Many waste chemicals are dissolved in the urine. The chemicals sometimes form tiny crystals in the urine which clump together to form a small stone. Most kidney stones are small and pass out with urine. Some stones become stuck in a kidney or the ureter.

In most cases, there is no known reason why a stone is formed. Most stones are made of calcium. However, in most cases, the amount of calcium and other chemicals in the urine and blood is normal.

URETERAL STONE SURGERY TREATMENT

  • Extracorporeal shock wave lithotripsy (ESWL) uses high-energy shock waves which are focused on to the stones from a machine outside the body to break up stones. You then pass out the tiny broken fragments when you pass urine.
  • Percutaneous nephrolithotomy (PCNL) is used for stones not suitable for ESWL. A thin telescope-like instrument (a nephroscope) is passed through the skin and into the kidney. The stone is broken up and the fragments of stone are removed via the nephroscope. This procedure is usually done under general anaesthetic.
  • Ureteroscopy is another treatment that may be used. In this procedure, a thin telescope is passed up into the ureter via the urethra and bladder. Once the stone is seen, a laser is used to break up the stone. This technique is suitable for most types of kidney stones surgery.
  • Surgery to remove the stone. This is only needed in a very small number of cases where the above, newer techniques have not worked or are not possible. It may be done if you have a very large stone in your kidney.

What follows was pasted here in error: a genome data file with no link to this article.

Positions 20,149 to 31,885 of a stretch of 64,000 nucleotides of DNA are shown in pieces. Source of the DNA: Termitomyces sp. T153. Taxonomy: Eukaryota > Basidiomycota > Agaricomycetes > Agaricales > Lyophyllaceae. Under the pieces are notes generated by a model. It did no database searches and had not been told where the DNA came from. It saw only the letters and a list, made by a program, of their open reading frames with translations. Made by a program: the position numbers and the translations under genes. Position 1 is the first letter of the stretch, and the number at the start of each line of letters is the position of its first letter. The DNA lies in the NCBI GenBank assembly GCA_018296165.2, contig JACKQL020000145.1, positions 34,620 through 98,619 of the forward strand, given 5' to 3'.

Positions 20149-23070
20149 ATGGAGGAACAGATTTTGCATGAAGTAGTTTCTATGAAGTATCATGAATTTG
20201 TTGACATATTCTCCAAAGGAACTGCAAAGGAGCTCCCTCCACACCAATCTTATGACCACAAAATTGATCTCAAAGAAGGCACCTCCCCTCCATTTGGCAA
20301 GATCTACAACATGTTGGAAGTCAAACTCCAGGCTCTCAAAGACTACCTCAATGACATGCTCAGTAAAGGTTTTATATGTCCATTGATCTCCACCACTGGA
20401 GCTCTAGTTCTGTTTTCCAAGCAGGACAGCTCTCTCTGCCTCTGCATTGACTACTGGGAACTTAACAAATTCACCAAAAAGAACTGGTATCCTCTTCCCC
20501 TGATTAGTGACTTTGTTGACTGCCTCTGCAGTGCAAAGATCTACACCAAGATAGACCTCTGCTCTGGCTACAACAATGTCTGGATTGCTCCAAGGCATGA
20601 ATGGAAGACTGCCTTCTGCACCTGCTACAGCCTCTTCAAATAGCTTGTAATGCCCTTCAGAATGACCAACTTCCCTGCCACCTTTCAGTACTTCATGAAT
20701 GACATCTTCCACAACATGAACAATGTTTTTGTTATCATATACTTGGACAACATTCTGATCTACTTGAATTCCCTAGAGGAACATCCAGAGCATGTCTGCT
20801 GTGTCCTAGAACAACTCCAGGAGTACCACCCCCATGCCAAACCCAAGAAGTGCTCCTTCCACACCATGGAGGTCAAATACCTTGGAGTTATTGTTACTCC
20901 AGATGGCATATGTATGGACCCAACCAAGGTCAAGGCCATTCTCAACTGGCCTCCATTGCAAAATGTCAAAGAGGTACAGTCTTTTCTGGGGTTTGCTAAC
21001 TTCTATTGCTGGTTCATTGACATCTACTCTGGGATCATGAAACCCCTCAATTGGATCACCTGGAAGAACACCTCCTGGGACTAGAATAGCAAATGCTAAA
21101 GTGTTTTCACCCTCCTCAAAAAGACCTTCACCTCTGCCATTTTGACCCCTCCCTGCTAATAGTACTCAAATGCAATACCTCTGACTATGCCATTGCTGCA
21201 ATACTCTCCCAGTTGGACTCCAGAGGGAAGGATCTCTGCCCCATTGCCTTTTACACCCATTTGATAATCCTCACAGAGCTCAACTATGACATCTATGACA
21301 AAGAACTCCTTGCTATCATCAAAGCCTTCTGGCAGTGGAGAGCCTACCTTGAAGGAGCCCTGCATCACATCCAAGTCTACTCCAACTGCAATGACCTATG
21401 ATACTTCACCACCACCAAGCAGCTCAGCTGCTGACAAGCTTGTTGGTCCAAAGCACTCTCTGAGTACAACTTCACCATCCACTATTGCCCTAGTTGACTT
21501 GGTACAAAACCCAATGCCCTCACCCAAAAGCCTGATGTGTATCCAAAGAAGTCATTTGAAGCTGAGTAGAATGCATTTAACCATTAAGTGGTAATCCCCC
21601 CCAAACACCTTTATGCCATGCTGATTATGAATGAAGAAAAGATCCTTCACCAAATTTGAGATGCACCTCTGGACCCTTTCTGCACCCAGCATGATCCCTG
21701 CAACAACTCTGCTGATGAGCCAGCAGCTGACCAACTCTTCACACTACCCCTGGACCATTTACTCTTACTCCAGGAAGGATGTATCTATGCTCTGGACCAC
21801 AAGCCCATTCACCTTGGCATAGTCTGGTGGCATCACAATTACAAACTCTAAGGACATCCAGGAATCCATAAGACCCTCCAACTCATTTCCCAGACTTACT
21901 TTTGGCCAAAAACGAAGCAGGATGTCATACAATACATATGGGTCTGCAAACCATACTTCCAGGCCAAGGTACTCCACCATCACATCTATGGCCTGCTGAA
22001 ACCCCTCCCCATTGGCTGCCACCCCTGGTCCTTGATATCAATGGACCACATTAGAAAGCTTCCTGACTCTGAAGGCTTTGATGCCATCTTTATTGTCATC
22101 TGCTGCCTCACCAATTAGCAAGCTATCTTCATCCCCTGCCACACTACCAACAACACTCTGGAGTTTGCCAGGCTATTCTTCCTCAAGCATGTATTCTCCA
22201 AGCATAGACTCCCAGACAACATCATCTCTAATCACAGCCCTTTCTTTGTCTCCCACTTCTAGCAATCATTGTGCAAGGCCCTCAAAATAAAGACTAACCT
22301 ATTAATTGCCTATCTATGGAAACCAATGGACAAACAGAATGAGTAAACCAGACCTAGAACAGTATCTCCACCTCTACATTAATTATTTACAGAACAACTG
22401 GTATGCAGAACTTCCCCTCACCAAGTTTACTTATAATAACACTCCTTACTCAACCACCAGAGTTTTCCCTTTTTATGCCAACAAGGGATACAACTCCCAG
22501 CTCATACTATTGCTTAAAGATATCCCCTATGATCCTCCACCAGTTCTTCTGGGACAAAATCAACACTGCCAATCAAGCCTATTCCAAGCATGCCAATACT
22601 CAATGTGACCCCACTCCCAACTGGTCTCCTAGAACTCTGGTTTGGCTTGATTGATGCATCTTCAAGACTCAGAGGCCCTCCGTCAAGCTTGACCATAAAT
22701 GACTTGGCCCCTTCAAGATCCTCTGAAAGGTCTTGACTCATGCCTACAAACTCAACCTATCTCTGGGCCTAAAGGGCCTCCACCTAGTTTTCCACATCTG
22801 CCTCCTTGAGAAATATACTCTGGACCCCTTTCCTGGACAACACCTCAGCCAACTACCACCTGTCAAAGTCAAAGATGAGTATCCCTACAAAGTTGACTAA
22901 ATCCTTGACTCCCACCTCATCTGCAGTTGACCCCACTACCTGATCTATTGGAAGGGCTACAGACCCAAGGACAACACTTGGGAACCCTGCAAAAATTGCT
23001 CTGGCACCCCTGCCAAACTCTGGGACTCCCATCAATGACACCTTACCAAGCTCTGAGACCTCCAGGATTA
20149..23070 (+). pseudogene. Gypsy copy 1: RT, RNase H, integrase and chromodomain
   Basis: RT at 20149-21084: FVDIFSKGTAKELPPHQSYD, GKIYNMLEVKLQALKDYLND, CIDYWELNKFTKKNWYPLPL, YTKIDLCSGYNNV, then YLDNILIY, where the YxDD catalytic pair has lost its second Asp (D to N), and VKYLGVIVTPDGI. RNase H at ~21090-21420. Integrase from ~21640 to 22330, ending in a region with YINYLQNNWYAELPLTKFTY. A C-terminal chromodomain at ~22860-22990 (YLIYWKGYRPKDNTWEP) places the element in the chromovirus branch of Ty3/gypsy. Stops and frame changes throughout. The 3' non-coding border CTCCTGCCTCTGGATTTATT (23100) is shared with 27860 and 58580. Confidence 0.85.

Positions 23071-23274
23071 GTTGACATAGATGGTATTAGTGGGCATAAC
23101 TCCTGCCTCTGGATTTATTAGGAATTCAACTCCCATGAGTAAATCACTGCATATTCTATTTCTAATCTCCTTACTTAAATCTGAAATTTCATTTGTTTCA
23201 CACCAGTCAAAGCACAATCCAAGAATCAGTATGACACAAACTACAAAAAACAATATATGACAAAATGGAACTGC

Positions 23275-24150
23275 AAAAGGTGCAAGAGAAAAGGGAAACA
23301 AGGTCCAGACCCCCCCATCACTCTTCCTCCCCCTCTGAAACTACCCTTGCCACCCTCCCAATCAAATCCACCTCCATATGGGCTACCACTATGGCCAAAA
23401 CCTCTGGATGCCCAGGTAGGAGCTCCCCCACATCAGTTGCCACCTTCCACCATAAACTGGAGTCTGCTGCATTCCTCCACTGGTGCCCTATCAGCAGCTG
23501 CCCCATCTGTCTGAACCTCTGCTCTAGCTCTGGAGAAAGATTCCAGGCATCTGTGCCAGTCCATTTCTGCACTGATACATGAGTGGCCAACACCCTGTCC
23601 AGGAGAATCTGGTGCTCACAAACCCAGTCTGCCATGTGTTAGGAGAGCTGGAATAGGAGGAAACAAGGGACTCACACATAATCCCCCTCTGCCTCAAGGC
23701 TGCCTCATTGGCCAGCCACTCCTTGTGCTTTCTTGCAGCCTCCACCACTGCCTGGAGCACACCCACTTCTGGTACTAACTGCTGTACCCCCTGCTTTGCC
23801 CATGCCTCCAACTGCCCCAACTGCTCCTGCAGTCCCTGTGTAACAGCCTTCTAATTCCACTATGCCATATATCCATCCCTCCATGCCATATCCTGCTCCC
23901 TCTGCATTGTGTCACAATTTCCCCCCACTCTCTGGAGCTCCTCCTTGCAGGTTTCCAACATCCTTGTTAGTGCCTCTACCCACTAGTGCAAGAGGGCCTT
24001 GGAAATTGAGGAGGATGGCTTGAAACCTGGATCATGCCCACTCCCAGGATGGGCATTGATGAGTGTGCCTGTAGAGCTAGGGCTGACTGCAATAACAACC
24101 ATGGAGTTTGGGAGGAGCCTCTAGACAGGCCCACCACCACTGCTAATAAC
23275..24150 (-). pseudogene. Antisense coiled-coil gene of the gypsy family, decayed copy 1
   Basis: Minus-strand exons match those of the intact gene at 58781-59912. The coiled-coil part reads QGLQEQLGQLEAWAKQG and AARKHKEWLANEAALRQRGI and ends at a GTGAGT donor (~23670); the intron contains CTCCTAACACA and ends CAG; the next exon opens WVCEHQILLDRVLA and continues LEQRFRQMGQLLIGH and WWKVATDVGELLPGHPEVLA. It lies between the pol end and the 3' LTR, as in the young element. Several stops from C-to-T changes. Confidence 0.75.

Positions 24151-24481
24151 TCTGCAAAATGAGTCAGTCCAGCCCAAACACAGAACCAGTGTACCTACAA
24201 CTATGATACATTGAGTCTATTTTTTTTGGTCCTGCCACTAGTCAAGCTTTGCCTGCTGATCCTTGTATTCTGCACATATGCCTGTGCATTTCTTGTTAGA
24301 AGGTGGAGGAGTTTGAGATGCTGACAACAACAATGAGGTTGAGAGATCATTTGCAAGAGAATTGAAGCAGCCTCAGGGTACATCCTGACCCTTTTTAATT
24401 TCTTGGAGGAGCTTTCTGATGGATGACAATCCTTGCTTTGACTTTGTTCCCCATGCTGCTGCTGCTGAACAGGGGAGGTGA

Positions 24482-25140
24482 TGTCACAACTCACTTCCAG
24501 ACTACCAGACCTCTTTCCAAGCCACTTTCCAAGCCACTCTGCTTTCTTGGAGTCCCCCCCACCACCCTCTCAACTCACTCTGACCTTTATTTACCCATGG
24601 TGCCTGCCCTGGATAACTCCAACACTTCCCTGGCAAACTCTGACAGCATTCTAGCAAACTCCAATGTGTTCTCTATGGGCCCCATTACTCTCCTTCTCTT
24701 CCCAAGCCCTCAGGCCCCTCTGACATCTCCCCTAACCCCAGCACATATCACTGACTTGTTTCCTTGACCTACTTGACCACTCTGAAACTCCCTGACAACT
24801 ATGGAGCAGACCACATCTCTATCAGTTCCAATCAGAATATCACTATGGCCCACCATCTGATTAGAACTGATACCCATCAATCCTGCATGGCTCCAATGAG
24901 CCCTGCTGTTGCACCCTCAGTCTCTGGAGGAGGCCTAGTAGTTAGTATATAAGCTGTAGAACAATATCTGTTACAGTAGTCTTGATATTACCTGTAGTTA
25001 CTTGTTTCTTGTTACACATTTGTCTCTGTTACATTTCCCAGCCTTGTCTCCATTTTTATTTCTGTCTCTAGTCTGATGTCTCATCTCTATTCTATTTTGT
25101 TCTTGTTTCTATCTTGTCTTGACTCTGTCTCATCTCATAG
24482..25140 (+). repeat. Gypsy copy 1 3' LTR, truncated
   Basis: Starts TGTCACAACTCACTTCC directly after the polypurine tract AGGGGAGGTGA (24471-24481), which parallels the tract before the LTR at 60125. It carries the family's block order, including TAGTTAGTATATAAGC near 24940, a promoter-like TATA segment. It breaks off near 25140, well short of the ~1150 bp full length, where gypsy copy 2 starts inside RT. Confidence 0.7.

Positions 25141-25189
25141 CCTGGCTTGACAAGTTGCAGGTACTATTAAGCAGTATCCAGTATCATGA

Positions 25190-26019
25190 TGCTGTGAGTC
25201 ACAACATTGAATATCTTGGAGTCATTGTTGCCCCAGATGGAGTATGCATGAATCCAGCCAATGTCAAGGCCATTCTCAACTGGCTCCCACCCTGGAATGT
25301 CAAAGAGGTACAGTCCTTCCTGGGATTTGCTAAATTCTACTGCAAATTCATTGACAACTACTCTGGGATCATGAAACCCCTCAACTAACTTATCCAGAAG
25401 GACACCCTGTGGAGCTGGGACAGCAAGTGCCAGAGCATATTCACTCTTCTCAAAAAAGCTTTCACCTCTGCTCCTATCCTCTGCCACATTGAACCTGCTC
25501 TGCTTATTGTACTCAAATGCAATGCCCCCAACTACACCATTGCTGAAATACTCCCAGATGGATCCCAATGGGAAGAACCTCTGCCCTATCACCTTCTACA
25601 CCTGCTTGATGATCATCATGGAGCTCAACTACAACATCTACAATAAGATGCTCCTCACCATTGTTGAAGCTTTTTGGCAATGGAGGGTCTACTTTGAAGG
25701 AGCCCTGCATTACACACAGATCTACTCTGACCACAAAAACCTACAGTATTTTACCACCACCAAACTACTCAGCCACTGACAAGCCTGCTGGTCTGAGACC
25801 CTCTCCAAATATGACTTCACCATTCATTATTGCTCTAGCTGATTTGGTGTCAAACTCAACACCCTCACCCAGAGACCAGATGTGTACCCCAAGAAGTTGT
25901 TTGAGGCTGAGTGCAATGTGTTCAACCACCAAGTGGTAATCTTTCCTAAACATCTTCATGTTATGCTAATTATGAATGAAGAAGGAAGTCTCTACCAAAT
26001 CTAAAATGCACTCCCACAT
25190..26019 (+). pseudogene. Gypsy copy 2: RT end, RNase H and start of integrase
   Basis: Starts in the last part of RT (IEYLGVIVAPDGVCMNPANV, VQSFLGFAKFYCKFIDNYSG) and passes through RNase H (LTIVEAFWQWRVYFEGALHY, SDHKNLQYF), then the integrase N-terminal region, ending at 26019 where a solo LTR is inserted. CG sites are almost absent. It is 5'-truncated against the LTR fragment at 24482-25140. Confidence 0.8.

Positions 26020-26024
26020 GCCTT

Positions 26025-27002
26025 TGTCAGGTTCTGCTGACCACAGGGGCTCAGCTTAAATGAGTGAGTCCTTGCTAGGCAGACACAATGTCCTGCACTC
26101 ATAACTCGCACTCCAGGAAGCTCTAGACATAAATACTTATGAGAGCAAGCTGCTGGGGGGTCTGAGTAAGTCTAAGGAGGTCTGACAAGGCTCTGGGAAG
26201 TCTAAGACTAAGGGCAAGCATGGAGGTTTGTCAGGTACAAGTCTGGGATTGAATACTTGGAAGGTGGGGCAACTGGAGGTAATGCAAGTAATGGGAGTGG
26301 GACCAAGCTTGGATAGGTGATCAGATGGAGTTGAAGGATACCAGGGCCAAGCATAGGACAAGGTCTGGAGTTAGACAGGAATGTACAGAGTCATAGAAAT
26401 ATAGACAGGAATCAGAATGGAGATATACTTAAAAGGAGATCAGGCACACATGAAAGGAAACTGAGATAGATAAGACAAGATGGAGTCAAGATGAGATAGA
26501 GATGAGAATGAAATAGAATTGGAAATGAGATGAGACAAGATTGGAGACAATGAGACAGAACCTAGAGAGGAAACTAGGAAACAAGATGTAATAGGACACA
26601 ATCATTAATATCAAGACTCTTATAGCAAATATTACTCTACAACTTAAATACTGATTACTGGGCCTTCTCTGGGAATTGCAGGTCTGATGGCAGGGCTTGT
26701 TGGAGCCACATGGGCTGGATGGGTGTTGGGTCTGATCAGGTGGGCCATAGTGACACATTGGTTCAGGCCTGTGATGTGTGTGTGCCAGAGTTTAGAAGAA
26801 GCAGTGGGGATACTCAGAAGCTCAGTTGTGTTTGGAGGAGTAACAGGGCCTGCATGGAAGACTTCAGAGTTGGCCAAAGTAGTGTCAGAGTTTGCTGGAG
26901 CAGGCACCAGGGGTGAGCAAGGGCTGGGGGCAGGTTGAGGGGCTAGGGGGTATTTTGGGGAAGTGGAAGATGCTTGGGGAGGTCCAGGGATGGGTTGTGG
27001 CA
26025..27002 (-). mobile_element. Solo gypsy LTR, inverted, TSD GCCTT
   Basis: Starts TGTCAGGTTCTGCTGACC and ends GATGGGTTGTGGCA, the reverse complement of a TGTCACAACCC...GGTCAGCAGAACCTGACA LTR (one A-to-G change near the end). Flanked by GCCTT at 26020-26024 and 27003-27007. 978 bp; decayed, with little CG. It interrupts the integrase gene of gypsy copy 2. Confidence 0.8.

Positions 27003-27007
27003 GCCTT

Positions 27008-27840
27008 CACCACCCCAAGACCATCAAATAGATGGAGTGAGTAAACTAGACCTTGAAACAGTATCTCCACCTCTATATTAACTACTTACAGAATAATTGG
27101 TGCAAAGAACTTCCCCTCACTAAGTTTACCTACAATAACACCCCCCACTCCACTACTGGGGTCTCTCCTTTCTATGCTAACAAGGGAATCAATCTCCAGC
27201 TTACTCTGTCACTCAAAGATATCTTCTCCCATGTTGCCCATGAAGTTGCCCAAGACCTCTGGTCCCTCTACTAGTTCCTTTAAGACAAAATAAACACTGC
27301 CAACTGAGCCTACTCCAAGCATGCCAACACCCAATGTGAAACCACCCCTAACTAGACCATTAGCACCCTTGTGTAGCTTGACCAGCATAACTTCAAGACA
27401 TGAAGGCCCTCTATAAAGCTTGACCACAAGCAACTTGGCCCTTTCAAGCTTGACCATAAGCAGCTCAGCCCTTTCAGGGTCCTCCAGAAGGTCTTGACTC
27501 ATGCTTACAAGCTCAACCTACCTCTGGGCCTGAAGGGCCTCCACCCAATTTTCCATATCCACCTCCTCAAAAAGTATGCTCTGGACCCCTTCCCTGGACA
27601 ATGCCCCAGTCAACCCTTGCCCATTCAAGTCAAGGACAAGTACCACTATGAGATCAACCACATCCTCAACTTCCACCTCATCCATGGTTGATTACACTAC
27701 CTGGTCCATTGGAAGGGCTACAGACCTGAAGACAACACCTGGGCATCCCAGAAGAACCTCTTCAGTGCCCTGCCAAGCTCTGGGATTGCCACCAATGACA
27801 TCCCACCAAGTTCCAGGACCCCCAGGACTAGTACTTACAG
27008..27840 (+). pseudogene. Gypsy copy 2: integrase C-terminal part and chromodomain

WHAT IS URETERAL STONE SURGERY?

Kidney stones are hard stones that can form in the kidney, in the tube (the ureter) draining urine from the kidney, or in the bladder.

The kidneys filter the blood and remove excess water and waste chemicals to produce urine. Urine travels from each kidney down the tube (the ureter) draining urine from the kidney into the bladder. This is called the urinary tract.

Many waste chemicals are dissolved in the urine. The chemicals sometimes form tiny crystals in the urine which clump together to form a small stone. Most kidney stones are small and pass out with urine. Some stones become stuck in a kidney or the ureter.

In most cases, there is no known reason why a stone is formed. Most stones are made of calcium. However, in most cases, the amount of calcium and other chemicals in the urine and blood is normal.

WHAT MAKES URETERAL STONE SURGERY MORE LIKELY?

You are more likely to form a kidney stone if your urine is concentrated. For example, if you exercise vigorously if you live in a hot climate, or if you work in a hot environment when you may lose more fluid as sweat and less as urine.

You are also more prone to develop kidney stones if you have:

  • Repeated (recurrent) urine infections.
  • Repeated (recurrent) kidney infections.
  • An abnormal kidney - for example, with scars or cysts on it.
  • A close relative has had a kidney stone.

We understand that Ureteral Stones can be a painful and uncomfortable experience for patients. That's why we have a team of highly skilled urologists who specialize in treating this condition. Our urologists use the latest technology and techniques to provide the best possible care to our patients.

At Parth Hospital We offer a range of treatment options for kidney and ureteral stones depending on the size and location of the stone. For smaller stones, medication may be prescribed to help pass them naturally. However, for larger stones that cannot pass on their own, Ureteral Stone Surgery in Ahmedabad may be necessary.

Our Ureteral Stone Surgery is minimally invasive and performed using state-of-the-art equipment. This means that our patients experience less pain, scarring, and downtime compared to traditional surgery methods. At Parth Hospital, we prioritize patient comfort and satisfaction above all else. We work closely with each patient to develop a personalized Ureteral Stone Treatment in Ahmedabad plan that meets their unique needs and goals.